Human remains found in Guerrero might be those of the 43 students who disappeared in September 2014, a lawyer for the victims’ parents said on Thursday.
Vidulfo Rosales said that remains found by the National Search Commission in municipalities that neighbor Iguala – the city in which the Ayotzinapa Rural Teachers College students were abducted – will be analyzed by both Mexican and foreign experts.
Some of the remains will be analyzed in Mexico and some will be sent to the Institute of Legal Medicine at the Medical University of Innsbruck, Austria, he said. Results could be ready in February or March, Rosales said.
The lawyer said that the discovery of the remains has led to the formulation of a new theory about what happened to the 43 young men who vanished on September 26, 2014. They were allegedly handed over to the Guerreros Unidos crime gang by corrupt municipal police who stopped the buses the students had commandeered to travel to a protest in Mexico City.
Rosales said the hypothesis is that the students’ bodies were not burned in the Cocula garbage dump as the previous federal government claimed in its so-called “historical truth.”
Instead, they may have been separated on September 26 or September 27 and taken to locations in the municipalities of Eduardo Neri, Huitzuco and Taxco, he said.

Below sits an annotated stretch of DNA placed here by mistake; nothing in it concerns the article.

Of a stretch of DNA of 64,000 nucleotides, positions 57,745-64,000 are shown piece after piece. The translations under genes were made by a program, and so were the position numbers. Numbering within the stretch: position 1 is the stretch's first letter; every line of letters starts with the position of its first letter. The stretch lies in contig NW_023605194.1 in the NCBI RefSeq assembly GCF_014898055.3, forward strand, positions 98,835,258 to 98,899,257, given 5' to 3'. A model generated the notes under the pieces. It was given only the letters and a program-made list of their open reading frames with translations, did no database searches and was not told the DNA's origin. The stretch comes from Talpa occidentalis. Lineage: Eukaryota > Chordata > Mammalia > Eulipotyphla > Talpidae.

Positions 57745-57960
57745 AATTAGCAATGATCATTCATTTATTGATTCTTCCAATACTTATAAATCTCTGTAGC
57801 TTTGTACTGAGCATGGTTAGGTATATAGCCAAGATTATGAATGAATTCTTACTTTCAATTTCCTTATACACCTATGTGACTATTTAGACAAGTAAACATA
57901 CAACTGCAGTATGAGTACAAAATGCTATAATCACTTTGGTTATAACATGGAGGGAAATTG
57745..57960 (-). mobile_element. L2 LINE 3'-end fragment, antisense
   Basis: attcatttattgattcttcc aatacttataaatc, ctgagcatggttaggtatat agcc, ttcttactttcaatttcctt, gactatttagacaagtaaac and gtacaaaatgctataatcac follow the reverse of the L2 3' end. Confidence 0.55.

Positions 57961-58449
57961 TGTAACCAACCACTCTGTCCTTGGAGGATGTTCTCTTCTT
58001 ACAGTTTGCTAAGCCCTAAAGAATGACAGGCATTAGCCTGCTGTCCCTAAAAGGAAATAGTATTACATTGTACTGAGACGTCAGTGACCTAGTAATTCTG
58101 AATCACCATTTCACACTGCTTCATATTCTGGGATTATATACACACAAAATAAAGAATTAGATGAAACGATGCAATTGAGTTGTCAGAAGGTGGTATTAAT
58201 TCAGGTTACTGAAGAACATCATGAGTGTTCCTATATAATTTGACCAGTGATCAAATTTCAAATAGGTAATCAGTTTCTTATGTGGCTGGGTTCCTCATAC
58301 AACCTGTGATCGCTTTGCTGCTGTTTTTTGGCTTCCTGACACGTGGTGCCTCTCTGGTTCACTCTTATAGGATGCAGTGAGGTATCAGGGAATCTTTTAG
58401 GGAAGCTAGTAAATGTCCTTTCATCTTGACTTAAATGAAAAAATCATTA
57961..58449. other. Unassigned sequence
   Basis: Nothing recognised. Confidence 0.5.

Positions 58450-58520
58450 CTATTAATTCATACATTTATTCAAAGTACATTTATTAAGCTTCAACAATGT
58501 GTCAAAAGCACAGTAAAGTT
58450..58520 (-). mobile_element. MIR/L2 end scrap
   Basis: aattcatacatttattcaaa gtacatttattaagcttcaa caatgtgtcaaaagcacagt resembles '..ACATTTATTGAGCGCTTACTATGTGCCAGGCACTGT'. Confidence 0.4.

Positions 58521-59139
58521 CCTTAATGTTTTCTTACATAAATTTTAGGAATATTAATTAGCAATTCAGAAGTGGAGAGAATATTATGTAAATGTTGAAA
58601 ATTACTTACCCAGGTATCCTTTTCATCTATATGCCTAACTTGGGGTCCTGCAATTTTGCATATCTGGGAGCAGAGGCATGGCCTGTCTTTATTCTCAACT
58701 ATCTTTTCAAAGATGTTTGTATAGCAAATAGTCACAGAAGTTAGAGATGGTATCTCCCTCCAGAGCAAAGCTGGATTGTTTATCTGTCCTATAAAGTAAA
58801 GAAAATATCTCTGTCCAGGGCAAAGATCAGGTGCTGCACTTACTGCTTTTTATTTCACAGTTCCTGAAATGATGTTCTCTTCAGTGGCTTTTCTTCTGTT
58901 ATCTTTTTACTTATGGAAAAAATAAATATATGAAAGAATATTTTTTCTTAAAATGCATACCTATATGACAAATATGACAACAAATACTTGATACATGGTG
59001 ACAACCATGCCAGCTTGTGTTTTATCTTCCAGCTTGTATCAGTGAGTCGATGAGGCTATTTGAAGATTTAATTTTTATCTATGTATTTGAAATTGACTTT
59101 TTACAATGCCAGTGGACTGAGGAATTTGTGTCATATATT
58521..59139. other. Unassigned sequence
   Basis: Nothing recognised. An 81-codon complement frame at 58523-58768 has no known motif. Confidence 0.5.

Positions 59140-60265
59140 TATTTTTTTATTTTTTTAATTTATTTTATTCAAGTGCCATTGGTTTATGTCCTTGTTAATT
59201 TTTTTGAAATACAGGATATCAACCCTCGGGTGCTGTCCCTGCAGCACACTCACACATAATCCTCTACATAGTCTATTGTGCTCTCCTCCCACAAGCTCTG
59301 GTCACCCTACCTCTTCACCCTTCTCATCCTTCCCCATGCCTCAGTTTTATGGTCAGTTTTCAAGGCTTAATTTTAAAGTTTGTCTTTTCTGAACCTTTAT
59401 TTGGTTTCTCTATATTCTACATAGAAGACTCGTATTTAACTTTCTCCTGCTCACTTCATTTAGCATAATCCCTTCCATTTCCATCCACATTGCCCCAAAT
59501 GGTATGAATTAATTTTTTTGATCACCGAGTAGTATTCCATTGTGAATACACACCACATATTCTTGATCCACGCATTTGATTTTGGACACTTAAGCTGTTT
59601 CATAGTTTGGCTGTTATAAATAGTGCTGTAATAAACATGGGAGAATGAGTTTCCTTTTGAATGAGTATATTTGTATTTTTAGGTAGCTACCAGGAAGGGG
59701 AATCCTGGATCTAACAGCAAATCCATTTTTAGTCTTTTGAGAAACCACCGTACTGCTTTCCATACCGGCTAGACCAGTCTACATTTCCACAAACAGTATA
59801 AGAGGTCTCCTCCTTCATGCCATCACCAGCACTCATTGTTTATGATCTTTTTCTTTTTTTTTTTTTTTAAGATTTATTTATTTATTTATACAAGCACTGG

“The new hypothesis is that there was a situation in municipalities that neighbor Iguala that was not known before” Rosales said without offering further details.
The lawyer also announced that experts from the Inter-American Commission on Human Rights will be allowed to continue its investigation into the case.
The previous government refused to renew the mandate of the Interdisciplinary Group of Independent Experts(GIEI) in 2016. Based on forensic analysis, the group dismissed the possibility that the students’ bodies were burned at the Cocula dump by members of the Guerreros Unidos gang, who allegedly mistook the young men for rival gangsters.
The GIEI said that its final hypothesis was that the students may have unwittingly commandeered a bus loaded with heroin that was bound for the United States.
Just two days after he took office on December 1, 2018, President López Obrador signed a decree to create a super commission to conduct a new investigation into the students’ disappearance.
However, it failed to make any significant progress in 2019 and more than 50 people arrested in connection with the case, including more than 20 municipal police, were released from prison.
Parents of the students said in November that they were giving López Obrador two months to produce results or they would increase the intensity of their protests.
After a meeting with the president on Thursday, the mother of one of the students said that López Obrador “has feelings and understands us as parents.”
However, she lamented that six Christmases have now passed without parents having any certainty about what happened to their sons.
Another meeting between the president and parents is scheduled for March 9 by which time it may be known whether the recently-discovered remains are those of the missing students or not.